If, however, the text is understood as unbounded by time (in the context of “that day and hour no one knows”) then we can open up a fuller understanding. A future orientation is as much about movement, change, growth and unfolding as it is about time. So, when we read in v2 that “In days to come the mountain of the Lord's house shall be established...”, rather than focus on “In days to come”, we might focus on the “shall be established” and ask of ourselves, is this the process that I am currently participating in? Am I currently participating in the establishment of the mountain of the Lord’s house? Rather than being a spectator, awaiting a future action of God, we are invited to reflect on the ‘life process’ that we are engaged in creating. And, in such a space of reflection we can know that there is not going to come a day when, ‘4 He shall judge between the nations, and shall arbitrate for many peoples; they shall beat their swords into ploughshares, and their spears into pruning hooks; nation shall not lift up sword against nation, for, “that day and hour no one knows”, But we do know the life orientation, the movement that takes us, and all, toward that day or away from its realisation. We know whether we are participating in the establishment of the mountain of the Lord, in the establishment of a world where they will beat their swords into ploughshares, in the creation of culture and a life in which nation shall not lift up sword against nation. Is my being, my creating, my life, my participation, moving toward that or away from it?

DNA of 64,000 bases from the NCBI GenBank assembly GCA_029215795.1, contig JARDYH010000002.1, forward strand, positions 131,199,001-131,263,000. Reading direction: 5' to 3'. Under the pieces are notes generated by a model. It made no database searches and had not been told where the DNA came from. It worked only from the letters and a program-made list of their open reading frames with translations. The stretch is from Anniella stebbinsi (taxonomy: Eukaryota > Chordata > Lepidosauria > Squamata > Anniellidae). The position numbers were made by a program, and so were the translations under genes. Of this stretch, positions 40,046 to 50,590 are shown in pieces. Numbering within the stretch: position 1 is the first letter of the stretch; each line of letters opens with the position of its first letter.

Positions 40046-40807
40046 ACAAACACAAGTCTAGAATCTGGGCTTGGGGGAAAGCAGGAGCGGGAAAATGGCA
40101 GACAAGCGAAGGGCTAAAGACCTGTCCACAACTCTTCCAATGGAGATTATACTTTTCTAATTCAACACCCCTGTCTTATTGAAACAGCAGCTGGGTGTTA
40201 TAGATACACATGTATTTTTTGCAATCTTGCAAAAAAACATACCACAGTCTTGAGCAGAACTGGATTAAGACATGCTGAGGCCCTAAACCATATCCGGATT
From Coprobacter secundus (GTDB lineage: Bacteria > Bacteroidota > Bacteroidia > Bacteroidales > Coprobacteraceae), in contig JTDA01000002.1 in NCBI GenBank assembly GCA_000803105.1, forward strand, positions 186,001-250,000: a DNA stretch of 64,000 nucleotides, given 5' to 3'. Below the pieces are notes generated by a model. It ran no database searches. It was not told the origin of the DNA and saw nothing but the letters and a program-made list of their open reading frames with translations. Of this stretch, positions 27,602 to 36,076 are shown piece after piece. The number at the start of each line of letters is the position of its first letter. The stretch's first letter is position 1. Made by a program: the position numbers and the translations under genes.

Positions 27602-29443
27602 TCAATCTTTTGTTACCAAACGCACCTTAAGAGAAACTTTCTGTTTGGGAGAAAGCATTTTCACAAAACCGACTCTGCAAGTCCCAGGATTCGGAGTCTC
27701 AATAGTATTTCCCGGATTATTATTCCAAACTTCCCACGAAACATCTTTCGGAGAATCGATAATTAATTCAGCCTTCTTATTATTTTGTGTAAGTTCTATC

Paul in Romans seeks to underline such an appreciation of the process and participation. The Holy Scriptures speak of process and participation; they’re not a story that we sit down and look at, they are our story. Paul says in v11, ‘you know what time it is, how it is now the moment for you to wake from sleep’. Popular contemporary writers such as Eckhart Tolle in The Power of Now capitalise on Paul’s enlightenment; what Paul saw in his heart contemporary writers are also seeing and writing best sellers about the same life process. ‘Now” is the moment of eternity; ‘now’ is the place where eternal life is evidenced; ‘now’ is where past and future are made real, because they are made present. To “wake from sleep” asks only for us to be attentive and aware in the now, for this is the first step in the beginning of our participation.